Z has plenty of custom hardware - I think it's fair to say it's predominantly custom - the branch predictor would have to be pretty different, and of course power doesn't have a BCD arithmetic unit.
Actually, it does have IEEE decimal floating-point, as does z/Architecture. z/Architecture has decimal fixed point, but, these days, it might just trap to millicode doing tricks such as excess-6 for carry propagation. (And the PowerPC processors in at least some AS/400 machines added some instructions to assist BCD arithmetic.)
Anyway, I'll argue that they're spiritually and economically related, and there's more than a passing family resemblance. Kind of like power and modern ("advanced server") iSeries,
There is no iSeries any more, there's just the IBM Power Systems, which are the successors to both RS/6000^WpSeries^WSystem p and to AS/400^WiSeries^WSystem i; they can run both AIX and IBM i.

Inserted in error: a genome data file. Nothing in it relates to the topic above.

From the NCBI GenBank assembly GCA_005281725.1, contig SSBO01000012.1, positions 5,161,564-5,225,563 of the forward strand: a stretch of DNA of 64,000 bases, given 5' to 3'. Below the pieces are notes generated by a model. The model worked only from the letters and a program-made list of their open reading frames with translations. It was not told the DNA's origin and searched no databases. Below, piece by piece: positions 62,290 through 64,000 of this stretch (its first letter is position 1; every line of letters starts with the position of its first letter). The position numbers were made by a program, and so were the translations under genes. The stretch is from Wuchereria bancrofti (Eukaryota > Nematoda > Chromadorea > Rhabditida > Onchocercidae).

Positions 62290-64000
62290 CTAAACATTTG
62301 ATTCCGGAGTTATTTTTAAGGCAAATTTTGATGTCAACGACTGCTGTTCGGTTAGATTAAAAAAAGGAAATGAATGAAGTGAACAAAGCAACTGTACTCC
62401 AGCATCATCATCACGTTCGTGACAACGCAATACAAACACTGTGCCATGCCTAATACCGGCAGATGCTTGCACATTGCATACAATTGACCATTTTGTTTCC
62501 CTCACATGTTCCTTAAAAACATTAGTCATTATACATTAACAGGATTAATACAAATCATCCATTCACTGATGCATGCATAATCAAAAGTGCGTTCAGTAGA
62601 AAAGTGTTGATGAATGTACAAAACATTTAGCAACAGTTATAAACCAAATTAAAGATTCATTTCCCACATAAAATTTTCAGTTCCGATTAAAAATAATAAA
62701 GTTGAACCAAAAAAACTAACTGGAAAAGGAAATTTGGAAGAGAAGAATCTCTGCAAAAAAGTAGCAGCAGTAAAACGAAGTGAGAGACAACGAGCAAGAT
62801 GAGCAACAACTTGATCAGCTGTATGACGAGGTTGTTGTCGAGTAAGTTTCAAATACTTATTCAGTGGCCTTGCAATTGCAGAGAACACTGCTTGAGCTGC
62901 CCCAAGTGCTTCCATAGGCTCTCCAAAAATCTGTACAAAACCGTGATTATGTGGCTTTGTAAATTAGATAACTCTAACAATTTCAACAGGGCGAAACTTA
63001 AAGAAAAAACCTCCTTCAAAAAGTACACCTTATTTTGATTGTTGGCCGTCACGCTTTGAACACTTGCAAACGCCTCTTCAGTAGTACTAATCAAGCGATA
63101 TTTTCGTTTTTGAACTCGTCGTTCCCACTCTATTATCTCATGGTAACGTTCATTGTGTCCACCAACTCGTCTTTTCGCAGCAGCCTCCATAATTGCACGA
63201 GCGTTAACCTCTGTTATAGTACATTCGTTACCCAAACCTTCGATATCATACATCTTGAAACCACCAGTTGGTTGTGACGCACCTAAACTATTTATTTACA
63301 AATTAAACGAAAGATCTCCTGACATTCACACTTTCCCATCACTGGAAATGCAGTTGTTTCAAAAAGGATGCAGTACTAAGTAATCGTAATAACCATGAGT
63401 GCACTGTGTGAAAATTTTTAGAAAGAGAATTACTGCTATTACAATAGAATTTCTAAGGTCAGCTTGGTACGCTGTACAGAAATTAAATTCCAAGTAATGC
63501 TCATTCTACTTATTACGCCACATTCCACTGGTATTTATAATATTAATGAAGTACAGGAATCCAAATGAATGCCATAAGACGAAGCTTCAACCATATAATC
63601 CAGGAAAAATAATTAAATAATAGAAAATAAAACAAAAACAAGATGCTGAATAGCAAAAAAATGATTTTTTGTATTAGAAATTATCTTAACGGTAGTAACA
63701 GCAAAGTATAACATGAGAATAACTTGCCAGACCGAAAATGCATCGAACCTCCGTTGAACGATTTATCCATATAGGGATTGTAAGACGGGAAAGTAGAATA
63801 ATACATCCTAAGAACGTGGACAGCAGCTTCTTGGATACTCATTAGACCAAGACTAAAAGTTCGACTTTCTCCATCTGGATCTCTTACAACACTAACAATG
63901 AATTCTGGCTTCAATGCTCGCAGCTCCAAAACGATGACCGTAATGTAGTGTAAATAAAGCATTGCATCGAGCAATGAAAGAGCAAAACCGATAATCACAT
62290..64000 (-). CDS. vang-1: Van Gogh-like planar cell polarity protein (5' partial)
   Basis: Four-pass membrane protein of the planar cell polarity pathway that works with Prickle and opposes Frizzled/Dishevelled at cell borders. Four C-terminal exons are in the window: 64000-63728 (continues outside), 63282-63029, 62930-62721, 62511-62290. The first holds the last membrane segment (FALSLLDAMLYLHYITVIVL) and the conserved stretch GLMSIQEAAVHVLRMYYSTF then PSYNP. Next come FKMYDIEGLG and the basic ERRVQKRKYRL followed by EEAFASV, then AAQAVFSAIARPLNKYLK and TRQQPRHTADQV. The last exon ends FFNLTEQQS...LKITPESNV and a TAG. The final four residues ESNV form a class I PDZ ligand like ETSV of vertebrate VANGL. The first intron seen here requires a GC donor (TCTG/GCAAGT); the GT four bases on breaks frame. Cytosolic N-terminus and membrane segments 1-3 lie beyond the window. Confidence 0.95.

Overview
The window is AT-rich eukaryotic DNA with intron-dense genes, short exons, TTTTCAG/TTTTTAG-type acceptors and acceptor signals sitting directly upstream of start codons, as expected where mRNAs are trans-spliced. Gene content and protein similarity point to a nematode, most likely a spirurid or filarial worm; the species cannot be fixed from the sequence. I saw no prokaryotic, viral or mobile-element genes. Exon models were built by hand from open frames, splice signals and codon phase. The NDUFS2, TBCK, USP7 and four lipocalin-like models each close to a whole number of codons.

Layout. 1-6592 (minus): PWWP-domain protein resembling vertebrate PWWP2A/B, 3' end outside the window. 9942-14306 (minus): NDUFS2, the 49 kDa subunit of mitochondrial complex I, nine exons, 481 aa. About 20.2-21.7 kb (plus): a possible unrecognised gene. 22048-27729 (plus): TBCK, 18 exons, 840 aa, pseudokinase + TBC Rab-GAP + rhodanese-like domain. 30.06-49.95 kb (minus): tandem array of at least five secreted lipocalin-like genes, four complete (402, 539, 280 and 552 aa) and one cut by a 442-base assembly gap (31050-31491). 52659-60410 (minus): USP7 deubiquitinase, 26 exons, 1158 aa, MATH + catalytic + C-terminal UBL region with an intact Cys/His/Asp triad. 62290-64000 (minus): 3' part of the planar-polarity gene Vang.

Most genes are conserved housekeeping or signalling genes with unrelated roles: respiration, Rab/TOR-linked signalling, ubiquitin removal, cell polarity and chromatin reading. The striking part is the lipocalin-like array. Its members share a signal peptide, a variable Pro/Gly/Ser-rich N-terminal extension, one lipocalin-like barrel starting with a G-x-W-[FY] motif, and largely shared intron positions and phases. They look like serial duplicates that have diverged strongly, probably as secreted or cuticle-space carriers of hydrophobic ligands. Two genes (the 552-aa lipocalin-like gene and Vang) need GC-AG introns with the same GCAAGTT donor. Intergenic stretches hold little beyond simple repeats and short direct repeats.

Meanwhile, channel controllers aren't as dumb as they look. A little wikipedia action here (I know, citing wikipedia, but it's monday and I'm still tired): https://en.wikipedia.org/wiki/... . Turns out the little dickens can do a decent amount of work on its own. I think the wikipedia entry is showing its age... seems like IBM's done a lot more work since this.
Yes, but they're still I/O boxes, not general-purpose computers (well, they might be implemented with z/Architecture or Power ISA processors, but what's exposed to the OS or application programmer is just the ability to run limited channel programs). The z/Architecture Principles of Operation says in "Execution of I/O Operations", in chapter 15 "Basic I/O Functions":
For subchannels operating in command mode, the channel subsystem can execute seven types of commands: write, read, read backward, control, sense, sense ID, and transfer in channel. Each command, except transfer in channel, initiates a corresponding I/O operation.
For subchannels operating in transport mode, the channel subsystem can transport six types of com- mands for execution: write, read, control, sense, sense ID, and interrogate. Each command initiates a corresponding device operation.